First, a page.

There is still much work to do. I have finally finished measuring, cutting, and assembling the timber structure. This was the bulk of the heavy labor.
The video linked in this article will describe a little more in detail what I have done so far. I hope this will inspire you to grow and build your way out of Babylon. You don’t need to go to the extreme lengths that I have. Just build your families and communities. Shorten your supply chains every chance you get. Work to get out of debt. These are all primary goals I hope we all will accomplish and make a reality in our lives. If we continue to focus on these, we will begin to see a level of prosperity outside the system that will bless those around us for generations.
This is OUR new age. We’re not talking yoga mats, man buns, and trying to channel Elvis. Our new age is full of family, friends, love, faith, and hope. Onward.
Metaphor in the Orchard
Even with near perfect conditions and preparation, unforeseen challenges will arise.
Our front “lawn” is an orchard. Apple, pear, quince, cherry and peach trees that our family started planting 4 years ago on freshly cleared, rocky Maine soil. It was dense woods full of maple, oak, beech, poplar, pine and hemlock.
A neighbor has a business cutting trees so we rented his wood chipper to make lignin rich, ramial hardwood chips for mulching our fruit trees. The rapidly growing, spring, green budding tops (ideally a little less than one Rogan wide branches) of native hardwoods are rich in nitrogen, phosphorus, potassium, calcium, magnesium, and more! All nourishing elements that will feed a healthy, dynamic soil web, and eventually you! Mulching your fruit trees with hardwood chips provides additional benefits by keeping grass back from the trunk of the tree, some pest protection from apple Borers and of course creating a fulvic and humic acid rich humus that retains precious moisture for a heavy fruit set.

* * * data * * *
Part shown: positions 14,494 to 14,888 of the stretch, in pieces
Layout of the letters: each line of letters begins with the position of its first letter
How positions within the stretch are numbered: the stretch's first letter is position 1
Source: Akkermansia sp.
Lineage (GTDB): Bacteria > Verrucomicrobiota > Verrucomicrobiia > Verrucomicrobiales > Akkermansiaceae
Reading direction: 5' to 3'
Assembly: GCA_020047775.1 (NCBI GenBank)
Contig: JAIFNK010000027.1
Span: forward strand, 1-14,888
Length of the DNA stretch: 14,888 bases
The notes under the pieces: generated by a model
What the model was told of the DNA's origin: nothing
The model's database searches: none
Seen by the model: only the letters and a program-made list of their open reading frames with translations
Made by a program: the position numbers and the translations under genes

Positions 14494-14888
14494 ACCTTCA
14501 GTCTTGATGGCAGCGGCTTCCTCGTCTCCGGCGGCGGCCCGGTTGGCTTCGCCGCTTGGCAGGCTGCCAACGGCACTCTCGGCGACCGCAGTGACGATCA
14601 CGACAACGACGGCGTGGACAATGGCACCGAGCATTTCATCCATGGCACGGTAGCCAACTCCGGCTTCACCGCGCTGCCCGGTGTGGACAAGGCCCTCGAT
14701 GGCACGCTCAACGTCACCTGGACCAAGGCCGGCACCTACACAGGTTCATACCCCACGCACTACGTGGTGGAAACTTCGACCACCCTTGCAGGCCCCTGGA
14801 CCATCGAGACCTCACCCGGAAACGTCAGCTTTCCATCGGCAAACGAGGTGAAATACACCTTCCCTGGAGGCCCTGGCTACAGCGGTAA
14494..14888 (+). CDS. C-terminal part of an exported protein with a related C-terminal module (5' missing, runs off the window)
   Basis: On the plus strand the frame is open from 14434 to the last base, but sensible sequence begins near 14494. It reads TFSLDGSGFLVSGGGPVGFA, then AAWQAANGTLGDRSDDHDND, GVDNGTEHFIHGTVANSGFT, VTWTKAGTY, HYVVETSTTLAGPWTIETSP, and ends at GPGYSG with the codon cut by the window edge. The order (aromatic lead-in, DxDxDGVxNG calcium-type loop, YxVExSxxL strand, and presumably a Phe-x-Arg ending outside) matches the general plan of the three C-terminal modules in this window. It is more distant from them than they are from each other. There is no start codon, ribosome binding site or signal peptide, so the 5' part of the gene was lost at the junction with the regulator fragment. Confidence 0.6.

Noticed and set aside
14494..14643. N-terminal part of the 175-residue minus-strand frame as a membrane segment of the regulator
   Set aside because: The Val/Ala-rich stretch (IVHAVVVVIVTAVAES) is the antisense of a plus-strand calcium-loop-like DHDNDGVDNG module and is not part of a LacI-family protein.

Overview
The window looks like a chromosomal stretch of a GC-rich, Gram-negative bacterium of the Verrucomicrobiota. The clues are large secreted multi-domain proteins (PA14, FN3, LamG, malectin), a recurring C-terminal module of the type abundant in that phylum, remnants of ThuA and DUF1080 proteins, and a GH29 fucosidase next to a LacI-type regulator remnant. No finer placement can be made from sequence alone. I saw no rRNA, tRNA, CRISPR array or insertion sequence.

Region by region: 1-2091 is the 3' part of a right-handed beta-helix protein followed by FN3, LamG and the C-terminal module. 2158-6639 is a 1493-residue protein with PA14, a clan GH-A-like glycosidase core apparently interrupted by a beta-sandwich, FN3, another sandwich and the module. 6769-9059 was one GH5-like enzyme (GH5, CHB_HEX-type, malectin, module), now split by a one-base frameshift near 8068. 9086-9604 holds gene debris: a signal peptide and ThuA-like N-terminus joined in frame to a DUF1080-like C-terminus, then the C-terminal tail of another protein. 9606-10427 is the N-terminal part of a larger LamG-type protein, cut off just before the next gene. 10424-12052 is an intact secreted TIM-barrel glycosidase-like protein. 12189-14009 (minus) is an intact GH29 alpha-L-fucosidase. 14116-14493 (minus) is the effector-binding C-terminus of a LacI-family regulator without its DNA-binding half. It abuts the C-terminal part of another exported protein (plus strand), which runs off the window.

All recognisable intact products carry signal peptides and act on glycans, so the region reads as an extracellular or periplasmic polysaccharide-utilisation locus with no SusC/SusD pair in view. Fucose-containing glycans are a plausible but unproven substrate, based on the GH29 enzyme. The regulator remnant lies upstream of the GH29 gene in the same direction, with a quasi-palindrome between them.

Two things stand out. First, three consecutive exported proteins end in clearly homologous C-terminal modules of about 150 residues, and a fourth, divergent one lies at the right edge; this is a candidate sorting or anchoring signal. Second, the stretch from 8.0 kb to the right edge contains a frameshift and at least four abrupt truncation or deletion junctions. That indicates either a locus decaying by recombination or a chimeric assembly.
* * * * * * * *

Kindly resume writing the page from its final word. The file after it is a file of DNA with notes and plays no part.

Mulching plants like Comfrey, “pest confusing” plants like Hyssop or common Tansy and beneficial insect attractors like Yarrow are great companions to plant next to fruit trees and contribute to a successful and multifunctional biodiversity. Most orchard companion plants have been used medicinally for ages for a variety of ailments. Fruit trees need our help to thrive, so if you fall from a ladder, standing on tip toes at the very top rung to reach a perfect fruit, put some Comfrey salve on it.
Recently, it was not I who was injured, but one of my Garnet Beauty peach trees.
I planted it as a whip in the best spot we had when it was only 8 rogans tall; Sun all day, on a knoll that has great drainage and protects from late frost, heaps of ramial wood chips, soiled hay from the sheep, chicken compost and consistent watering in dry spells. This past February, the tree was pruned and in the spring, it was covered with pink flowers that were very successfully pollinated. I ended up thinning a 5 gallon bucket of baby peaches that I then fed to the cows. It wasn’t enough.
After showing off our beautiful peaches to a fellow shepherdess in the rain, the following morning homestead inspection had an emergency! The fruit was too heavy. One of the main lower branches was split in two and resting on the ground! I propped the branches up with rough cut 2x4s, filled the injury with black tree salve and then bandaged it. I think it will be ok to finish out the season, but in February I’ll be pruning back some of the lower hanging branches.
Even with near perfect conditions and preparation, unforeseen challenges will arise.Branches growing in the wrong direction must be cut and more thinning makes room for healthy, sustainable fruit while preserving the tree. Could it be that producing too much fruit, too fast can have complications? This was a reminder for me to rein in my projects and focus.
Salt & Stone Bear
Bear Trail Beef